The code authors were surprised when isValidBusinessName failed to accept all printable Unicode characters. The problem is that the method parses the string one code unit at a time. It doesn’t always test full code points. Instead, when the business name contains characters outside the basic multilingual plane, the algorithm incorrectly tests surrogate values.

Correctly Iterating Code Points

A more-correct way to parse the business name is by code point. That code looks similar, but is slightly different:

public boolean isValidBusinessName(String businessName) {
    boolean isValidName = true;
    for(int i = 0, codePoint = 0; i < businessName.length() && isValidName; i += Character.charCount(codePoint)) {
        codePoint = text.codePointAt(i);
        isValidName = isValidCharacter(codePoint);
    }
    return isValidName;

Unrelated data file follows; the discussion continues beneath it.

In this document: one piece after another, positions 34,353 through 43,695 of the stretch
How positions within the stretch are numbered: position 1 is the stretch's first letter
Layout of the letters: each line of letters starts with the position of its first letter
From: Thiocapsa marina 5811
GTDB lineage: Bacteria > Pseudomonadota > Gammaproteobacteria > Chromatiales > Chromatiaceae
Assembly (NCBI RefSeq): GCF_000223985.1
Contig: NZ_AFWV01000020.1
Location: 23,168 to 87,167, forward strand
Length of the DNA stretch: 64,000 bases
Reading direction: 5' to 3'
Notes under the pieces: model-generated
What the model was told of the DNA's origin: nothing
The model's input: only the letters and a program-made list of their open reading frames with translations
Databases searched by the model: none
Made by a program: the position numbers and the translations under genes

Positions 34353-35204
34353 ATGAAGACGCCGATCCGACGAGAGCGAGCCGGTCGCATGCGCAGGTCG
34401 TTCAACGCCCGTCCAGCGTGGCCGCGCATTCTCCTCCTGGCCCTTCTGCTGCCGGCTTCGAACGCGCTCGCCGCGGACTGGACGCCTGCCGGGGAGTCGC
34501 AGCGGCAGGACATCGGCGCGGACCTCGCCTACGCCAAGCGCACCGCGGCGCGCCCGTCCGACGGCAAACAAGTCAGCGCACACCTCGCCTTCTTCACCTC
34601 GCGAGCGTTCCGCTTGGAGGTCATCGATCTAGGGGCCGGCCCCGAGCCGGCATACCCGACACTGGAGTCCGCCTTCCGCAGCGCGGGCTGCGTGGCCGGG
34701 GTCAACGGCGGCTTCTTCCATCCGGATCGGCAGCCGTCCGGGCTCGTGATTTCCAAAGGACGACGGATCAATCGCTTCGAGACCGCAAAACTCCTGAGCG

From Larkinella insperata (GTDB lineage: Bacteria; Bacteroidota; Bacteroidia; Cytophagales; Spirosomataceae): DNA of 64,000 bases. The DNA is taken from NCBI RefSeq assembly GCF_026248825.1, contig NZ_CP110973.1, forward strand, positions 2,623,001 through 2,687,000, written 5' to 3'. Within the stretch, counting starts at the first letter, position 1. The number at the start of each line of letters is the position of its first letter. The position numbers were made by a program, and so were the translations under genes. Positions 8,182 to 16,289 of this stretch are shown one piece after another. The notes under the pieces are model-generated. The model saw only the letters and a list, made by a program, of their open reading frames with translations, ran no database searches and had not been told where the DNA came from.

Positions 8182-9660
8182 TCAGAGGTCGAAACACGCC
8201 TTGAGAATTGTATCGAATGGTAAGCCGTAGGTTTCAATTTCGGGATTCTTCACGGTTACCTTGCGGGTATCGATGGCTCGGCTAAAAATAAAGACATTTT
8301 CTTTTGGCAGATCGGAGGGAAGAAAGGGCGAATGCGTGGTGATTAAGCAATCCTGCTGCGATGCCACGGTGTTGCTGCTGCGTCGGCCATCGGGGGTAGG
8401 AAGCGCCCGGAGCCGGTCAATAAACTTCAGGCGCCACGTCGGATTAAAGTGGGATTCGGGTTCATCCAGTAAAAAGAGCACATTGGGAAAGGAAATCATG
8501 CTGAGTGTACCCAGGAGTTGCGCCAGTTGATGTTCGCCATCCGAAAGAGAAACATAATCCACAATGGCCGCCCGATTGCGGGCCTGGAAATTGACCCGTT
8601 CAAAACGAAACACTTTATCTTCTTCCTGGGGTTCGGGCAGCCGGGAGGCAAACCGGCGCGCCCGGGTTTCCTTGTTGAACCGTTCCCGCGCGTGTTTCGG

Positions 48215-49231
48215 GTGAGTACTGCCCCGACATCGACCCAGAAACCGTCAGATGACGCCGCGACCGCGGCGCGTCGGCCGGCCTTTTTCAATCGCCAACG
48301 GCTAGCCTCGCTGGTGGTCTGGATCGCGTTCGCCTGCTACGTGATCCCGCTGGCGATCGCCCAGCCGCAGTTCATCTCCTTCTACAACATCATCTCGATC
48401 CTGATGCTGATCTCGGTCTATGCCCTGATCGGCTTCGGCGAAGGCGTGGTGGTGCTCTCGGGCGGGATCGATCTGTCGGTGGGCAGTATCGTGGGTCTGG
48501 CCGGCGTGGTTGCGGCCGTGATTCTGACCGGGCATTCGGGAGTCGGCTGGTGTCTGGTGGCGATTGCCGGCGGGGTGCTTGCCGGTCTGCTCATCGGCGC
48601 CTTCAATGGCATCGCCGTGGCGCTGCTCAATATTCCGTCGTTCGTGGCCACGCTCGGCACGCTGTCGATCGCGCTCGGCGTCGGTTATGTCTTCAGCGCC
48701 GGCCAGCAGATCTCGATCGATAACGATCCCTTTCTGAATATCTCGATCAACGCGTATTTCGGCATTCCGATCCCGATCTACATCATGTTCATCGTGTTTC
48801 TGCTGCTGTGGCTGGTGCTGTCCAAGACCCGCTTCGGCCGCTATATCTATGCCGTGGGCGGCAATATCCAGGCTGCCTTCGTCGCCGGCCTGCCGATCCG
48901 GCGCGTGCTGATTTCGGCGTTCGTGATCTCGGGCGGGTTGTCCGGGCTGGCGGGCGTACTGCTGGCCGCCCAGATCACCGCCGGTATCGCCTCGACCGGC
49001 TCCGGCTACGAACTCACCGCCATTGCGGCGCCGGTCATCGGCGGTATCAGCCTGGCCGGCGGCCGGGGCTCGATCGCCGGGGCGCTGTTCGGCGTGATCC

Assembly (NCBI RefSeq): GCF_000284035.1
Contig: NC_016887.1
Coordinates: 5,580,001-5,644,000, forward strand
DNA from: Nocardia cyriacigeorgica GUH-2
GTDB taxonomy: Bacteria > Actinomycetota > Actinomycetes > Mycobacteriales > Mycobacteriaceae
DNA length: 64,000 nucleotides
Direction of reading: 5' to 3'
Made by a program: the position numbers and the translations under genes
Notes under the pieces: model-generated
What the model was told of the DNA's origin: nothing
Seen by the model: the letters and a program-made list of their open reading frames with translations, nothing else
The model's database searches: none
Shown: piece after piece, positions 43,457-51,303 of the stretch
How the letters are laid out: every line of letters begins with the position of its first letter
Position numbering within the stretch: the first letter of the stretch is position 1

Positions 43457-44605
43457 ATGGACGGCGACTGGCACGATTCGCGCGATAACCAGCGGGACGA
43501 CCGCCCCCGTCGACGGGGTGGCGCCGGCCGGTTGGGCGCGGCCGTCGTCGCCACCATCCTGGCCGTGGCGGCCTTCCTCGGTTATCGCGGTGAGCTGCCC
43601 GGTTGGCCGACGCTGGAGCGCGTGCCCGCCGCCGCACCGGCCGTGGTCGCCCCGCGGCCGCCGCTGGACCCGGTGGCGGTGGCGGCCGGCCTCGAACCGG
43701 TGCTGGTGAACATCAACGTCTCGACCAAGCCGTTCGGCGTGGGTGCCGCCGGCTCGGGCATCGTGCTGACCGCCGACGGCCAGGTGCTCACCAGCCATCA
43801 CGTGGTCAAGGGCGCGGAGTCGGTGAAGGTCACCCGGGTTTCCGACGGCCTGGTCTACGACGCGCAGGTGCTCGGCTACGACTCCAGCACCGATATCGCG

}

This algorithm grabs code points from the text string and doesn’t incorrectly work on orphaned surrogate values. Surrogate pairs represent a single character, and you should typically not separate the two halves.

Checking Twice

Chances are that you have code like this in your product. With all the new emoji characters and so many interesting and valid characters above the basic multilingual plane, you may want to reconsider how you parse text. If your application should allow those additional characters, you’ll need to revisit areas that parse strings or validate individual characters.

Good luck in your work. You’re not alone in this. Lots of great help already exists in the excellent Javadocs. Make sure you look at both the Character and String classes again if you haven’t looked at their documentation in a while. They both have new methods that will help you work with code points instead of code units.

Adding a Server to Your AWS VPC

Vpc In a previous blog, I described how to start with AWS Cloudformation by creating a simple network with a vpc and a subnet. This time I’ll finish up basic Cloudformation by showing how to add a couple security groups and a server.